The economic ravages of the coronavirus pandemic could wipe out recent progress made in poor countries, the World Bank president warned on Friday.
The Washington-based crisis lender intends to roll out $160 billion in funding over the next 15 months for poor countries in Asia, Africa and Latin America aimed at strengthening their response to the health crisis and their economic recovery.
Yet, “It’s clear that it won’t be enough,” World Bank President David Malpass said during this year’s spring meetings, held virtually due to the virus.
“If we don’t move quickly to strengthen systems and resilience, the development gains of recent years can easily be lost.”
Dubbing the crisis “The Great Lockdown” and warning it is the worst since the Great Depression of the 1930s, the International Monetary Fund expects global growth to contract by three percent this year.
The coronavirus pandemic could undo the progress made by poor countries, the World Bank warns: https://t.co/uRYbb57BYB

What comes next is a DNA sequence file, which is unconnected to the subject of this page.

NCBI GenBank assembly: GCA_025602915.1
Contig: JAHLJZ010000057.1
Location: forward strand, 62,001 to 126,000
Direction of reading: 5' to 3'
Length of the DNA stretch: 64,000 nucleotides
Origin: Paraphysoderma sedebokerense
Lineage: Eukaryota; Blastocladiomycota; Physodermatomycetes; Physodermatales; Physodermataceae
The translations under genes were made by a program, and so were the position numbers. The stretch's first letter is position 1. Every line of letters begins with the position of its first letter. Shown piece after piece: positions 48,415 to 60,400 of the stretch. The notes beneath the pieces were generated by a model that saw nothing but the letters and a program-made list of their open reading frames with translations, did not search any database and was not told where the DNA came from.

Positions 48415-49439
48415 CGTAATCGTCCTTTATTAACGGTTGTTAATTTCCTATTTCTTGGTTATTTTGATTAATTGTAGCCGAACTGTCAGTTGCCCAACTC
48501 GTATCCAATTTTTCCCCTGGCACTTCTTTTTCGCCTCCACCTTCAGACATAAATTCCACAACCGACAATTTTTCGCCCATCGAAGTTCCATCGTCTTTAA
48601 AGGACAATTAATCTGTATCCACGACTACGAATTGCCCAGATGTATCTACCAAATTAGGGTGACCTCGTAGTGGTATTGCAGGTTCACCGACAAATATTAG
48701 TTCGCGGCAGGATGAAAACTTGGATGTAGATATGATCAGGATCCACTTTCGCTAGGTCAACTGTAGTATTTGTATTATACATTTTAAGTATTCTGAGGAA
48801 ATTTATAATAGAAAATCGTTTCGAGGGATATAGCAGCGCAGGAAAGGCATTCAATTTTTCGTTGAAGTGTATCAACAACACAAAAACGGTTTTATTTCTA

— Chris Stein (@ChrisJStein) April 17, 2020
The downturn could be even more severe if the coronavirus — which has thus far infected 2.1 million people worldwide — is not brought under control by the end of June and if containment measures continue in the second half of 2020, the IMF says.
Deeper downturn than 2008?
Malpass gave a similar forecast, saying, “Our estimates suggest a much deeper global downturn than the (global financial crisis in 2008), given the declines in production, investment, employment and trade.”
The new $160 billion in funding is aimed at countries like Ethiopia, Afghanistan, Haiti, Ecuador, India, Mongolia and Tajikistan, and the World Bank wants to have projects targeted at fighting the pandemic in 100 countries by the end of April.
The IMF and World Bank have both also backed a debt payment standstill on loans to the poorest countries, and Malpass said on Friday debtor countries taking part would be held to account.
“There will be a monitoring of how the governments are using the fiscal space that is created by the debt relief,” Malpass said, with the expectation being that such countries would spend their freed-up funds on healthcare, education and bolstering their economy.
“If they’re transparent, they’re much more attractive to profitable investment coming in from around the world and from private sectors around the world,” he said.
AFP with additional input from GVS News Desk.